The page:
The Latest LEGO Ideas Review – No New Products

The latest LEGO Ideas review results are in and they are going to be very disappointing for everybody who supported a project in the review round.

LEGO has made the decision to pass on all of the projects that were in the review. That means of the 14 projects in review, 13 were rejected and one has been passed to the next review period. LEGO have explained their decision in a video (see below).


It’s certainly disappointing that none of the projects passed the review but this result highlights the biggest problem with the Ideas platform – popular support is not enough to convince LEGO to make a product. Voting for an impressive 2000 piece creation isn’t the same as buying them. An even bigger issue seems to be IP issues.

There isn’t really a lot that LEGO can do about IP issues – they aren’t going to investigate new IPs until the review stage. They should be disallowing products that they already know they can’t get the rights to (Nintendo seems to be an example).

One thing LEGO should do is stop getting our hopes up with cool large sets. If there is an upper limit on parts for Ideas sets then tell us.

Here is the video of the announcement.


2 thoughts on “The Latest LEGO Ideas Review – No New Products

  1. Mark Reply

    I suspect this might be the beginning of the end for Lego Ideas. Aside from the minefield of IP issues there are many others. TLG offer very little in the way of guidelines and then do no offer any specific criticism or comment on why a particular set does not gain approval. This leaves all the creative people who put in so much time & effort to submit their ideas with no feedback, and as a result, the whole process is a crapshoot. Secondly, on several occasions TLG has rejected Ideas submissions only to release a very similar official Lego set soon thereafter. Now this could be pure coincidence, and I’m sure TLG would push the “product line was already in development” mantra until the’re blue in the face. However, it leaves a slightly bitter taste in the mouth within the Lego fan community. There has also been some rather awkward situations related to Ideas of late. Specifically, the recall of WALL-E due to obvious flaws in its design and now the listing of the Ghostbusters HQ as an Ideas set on Lego S@H only to admit that it was a mistake. I think it’s pretty obvious to see how this mistake was made given how similar it looks to Brent Waller’s Ideas set that was rejected by TLG. I love the concept of Ideas, and it’s given us some great sets that would otherwise never have been made. However, I think the system is broken and needs a major overhaul. Imagine the cost to review all of the sets that reach 10,000 votes, not to mention the legal costs, only to annouce that none were approved. Specifically, there needs to be more guidelines and feedback with the community as to what would never get approved (eg. too big, specific IPs, etc). Otherwise it just wastes everyone’s time.

    • Monty Reply

      Funny I don’t see that at all. The Wall-E head swivel thing, from what I have read was blown a little out of proportion, and I think Lego did a wonderful thing by its customers in taking it back in for a redesign. I mean it only occurred in one position, so I honestly think that was people became a little excited and quite an easy ‘fix’ was available if desired.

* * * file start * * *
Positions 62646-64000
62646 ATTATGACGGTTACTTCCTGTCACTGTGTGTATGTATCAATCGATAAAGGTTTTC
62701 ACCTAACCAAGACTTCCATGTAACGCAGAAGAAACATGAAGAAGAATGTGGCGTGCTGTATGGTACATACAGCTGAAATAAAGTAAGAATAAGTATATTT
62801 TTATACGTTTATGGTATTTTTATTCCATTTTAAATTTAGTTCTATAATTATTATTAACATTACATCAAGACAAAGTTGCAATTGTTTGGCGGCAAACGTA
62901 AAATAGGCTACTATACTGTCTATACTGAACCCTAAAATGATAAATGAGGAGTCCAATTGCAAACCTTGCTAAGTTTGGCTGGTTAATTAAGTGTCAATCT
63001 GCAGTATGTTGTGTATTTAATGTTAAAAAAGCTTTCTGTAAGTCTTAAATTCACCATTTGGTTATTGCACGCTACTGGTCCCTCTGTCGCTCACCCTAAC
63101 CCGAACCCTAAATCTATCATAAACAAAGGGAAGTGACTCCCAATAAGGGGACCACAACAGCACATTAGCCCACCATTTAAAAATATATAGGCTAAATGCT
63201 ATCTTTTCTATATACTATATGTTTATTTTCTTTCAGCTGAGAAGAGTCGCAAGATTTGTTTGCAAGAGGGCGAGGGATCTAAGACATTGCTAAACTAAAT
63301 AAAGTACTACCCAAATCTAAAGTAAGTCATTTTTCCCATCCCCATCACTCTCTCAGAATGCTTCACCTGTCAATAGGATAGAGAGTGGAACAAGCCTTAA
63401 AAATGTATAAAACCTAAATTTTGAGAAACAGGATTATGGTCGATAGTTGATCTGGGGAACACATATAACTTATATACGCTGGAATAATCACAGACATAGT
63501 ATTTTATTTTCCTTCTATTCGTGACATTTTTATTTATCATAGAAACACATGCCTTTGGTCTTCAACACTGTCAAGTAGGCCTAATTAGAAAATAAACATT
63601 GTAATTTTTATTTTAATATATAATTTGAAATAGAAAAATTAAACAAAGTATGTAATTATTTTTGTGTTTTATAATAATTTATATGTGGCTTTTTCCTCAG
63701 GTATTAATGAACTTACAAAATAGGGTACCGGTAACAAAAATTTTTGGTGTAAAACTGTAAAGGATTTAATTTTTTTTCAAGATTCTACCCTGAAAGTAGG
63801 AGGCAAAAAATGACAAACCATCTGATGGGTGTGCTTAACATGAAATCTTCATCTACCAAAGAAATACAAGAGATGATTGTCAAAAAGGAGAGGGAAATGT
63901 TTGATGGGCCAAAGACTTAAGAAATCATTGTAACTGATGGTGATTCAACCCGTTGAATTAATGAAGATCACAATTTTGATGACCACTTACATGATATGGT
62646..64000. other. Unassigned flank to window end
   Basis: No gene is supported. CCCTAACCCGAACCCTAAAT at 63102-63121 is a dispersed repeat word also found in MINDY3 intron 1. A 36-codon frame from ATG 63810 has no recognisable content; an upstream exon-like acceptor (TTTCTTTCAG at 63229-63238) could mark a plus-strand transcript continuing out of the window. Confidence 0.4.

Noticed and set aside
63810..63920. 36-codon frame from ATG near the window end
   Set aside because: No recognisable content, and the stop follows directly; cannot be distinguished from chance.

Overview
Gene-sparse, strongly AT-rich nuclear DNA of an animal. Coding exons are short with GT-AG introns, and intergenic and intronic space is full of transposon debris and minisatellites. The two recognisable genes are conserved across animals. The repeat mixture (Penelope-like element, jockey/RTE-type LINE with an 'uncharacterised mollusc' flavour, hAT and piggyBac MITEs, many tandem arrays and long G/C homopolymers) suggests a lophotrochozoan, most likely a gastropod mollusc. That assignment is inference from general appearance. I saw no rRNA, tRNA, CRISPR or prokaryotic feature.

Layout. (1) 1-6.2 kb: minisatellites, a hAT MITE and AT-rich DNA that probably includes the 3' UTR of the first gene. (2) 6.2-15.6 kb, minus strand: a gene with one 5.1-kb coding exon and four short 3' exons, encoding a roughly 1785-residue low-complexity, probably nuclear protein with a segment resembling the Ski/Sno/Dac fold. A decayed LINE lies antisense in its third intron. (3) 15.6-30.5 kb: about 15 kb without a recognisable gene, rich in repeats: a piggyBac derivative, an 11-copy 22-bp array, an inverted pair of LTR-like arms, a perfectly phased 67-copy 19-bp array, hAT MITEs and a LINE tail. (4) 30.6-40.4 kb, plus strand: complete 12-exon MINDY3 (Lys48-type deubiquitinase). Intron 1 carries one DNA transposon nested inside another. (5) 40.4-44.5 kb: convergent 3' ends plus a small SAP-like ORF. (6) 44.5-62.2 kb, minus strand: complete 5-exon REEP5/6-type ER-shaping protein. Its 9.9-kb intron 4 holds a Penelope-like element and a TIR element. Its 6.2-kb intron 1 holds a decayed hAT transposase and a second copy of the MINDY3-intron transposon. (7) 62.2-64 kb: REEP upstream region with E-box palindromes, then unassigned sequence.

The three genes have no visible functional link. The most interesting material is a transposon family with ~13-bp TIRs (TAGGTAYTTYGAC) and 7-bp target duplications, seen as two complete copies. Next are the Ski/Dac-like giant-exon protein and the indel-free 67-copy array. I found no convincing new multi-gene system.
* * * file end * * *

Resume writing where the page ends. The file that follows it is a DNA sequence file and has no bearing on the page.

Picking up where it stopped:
The Ghostbusters HQ listed as a Lego Idea was certainly an error, but the rules state explicitly that a successful Idea might be the starting point for a new theme, and would be developed internally and independently. Given the length of time the Ecto-1 has been available and its popularity, I have no doubt at all, that they had the theme in mind.

      As for submitting sets with licensing issues, that will always involve some risk for the contributor as the cost of the licence and decisions of external parties are a consideration.

      Submitting a huge set, seems a little on the wishful thinking side, as many people have mentioned they might want the Ghostbusters HQ for example, but be out of the market for a price tag of $499. So common sense by the contributor needs to be a factor. (There is a current ideas set I love, but would never purchase, as I would need to sell the car to buy it – – however it looks incredible !).

      Personally, I would have loved the T-Rex as it is building a dinosaur, rather than a mould of one – but Lego does have a current Jurassic Theme and states in the project rules that this will lessen the chance of being chosen, although in this case, I think it is differentiated enough, the fact the contributor’s original submission was initially put in with a Jurassic Park motif may have had an influence sadly.

      I actually think for Lego Ideas to work, it needs a level of ambiguity in its decision making – discretion if you will. Making it too transparent would get every ‘internet lawyer’ commenting on submissions and decisions – and a submission or 10,000 votes is not a guarantee, but rather an opportunity. I think there are many people out there that would still love the opportunity, I know I would, if I had either an idea and/or the talent šŸ™‚

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